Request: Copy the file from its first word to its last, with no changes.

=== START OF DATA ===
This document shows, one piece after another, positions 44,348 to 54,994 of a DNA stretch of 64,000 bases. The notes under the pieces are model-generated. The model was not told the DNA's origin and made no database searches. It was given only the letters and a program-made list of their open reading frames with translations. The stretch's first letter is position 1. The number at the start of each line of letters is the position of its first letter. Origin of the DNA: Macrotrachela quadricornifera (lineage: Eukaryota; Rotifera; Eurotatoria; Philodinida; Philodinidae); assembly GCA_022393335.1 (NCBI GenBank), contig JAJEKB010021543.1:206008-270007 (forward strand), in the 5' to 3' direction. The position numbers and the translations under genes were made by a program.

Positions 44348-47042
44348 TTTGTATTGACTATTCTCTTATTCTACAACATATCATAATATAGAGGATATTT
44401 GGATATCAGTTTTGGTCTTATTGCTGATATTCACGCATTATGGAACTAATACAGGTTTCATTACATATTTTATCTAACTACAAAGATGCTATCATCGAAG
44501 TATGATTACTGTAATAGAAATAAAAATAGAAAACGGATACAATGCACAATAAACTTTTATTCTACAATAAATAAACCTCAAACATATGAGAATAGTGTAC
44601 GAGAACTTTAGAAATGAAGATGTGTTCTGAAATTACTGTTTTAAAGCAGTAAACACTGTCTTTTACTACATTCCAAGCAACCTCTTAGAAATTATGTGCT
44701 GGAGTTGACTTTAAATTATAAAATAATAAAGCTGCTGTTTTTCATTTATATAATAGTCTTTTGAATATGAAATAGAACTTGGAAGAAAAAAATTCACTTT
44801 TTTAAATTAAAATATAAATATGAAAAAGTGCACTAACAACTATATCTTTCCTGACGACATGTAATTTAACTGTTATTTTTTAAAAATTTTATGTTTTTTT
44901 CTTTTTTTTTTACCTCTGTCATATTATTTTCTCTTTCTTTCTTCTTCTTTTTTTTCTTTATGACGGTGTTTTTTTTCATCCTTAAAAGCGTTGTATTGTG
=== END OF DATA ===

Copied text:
This document shows, one piece after another, positions 44,348 to 54,994 of a DNA stretch of 64,000 bases. The notes under the pieces are model-generated. The model was not told the DNA's origin and made no database searches. It was given only the letters and a program-made list of their open reading frames with translations. The stretch's first letter is position 1. The number at the start of each line of letters is the position of its first letter. Origin of the DNA: Macrotrachela quadricornifera (lineage: Eukaryota; Rotifera; Eurotatoria; Philodinida; Philodinidae); assembly GCA_022393335.1 (NCBI GenBank), contig JAJEKB010021543.1:206008-270007 (forward strand), in the 5' to 3' direction. The position numbers and the translations under genes were made by a program.

Positions 44348-47042
44348 TTTGTATTGACTATTCTCTTATTCTACAACATATCATAATATAGAGGATATTT
44401 GGATATCAGTTTTGGTCTTATTGCTGATATTCACGCATTATGGAACTAATACAGGTTTCATTACATATTTTATCTAACTACAAAGATGCTATCATCGAAG
44501 TATGATTACTGTAATAGAAATAAAAATAGAAAACGGATACAATGCACAATAAACTTTTATTCTACAATAAATAAACCTCAAACATATGAGAATAGTGTAC
44601 GAGAACTTTAGAAATGAAGATGTGTTCTGAAATTACTGTTTTAAAGCAGTAAACACTGTCTTTTACTACATTCCAAGCAACCTCTTAGAAATTATGTGCT
44701 GGAGTTGACTTTAAATTATAAAATAATAAAGCTGCTGTTTTTCATTTATATAATAGTCTTTTGAATATGAAATAGAACTTGGAAGAAAAAAATTCACTTT
44801 TTTAAATTAAAATATAAATATGAAAAAGTGCACTAACAACTATATCTTTCCTGACGACATGTAATTTAACTGTTATTTTTTAAAAATTTTATGTTTTTTT
44901 CTTTTTTTTTTACCTCTGTCATATTATTTTCTCTTTCTTTCTTCTTCTTTTTTTTCTTTATGACGGTGTTTTTTTTCATCCTTAAAAGCGTTGTATTGTG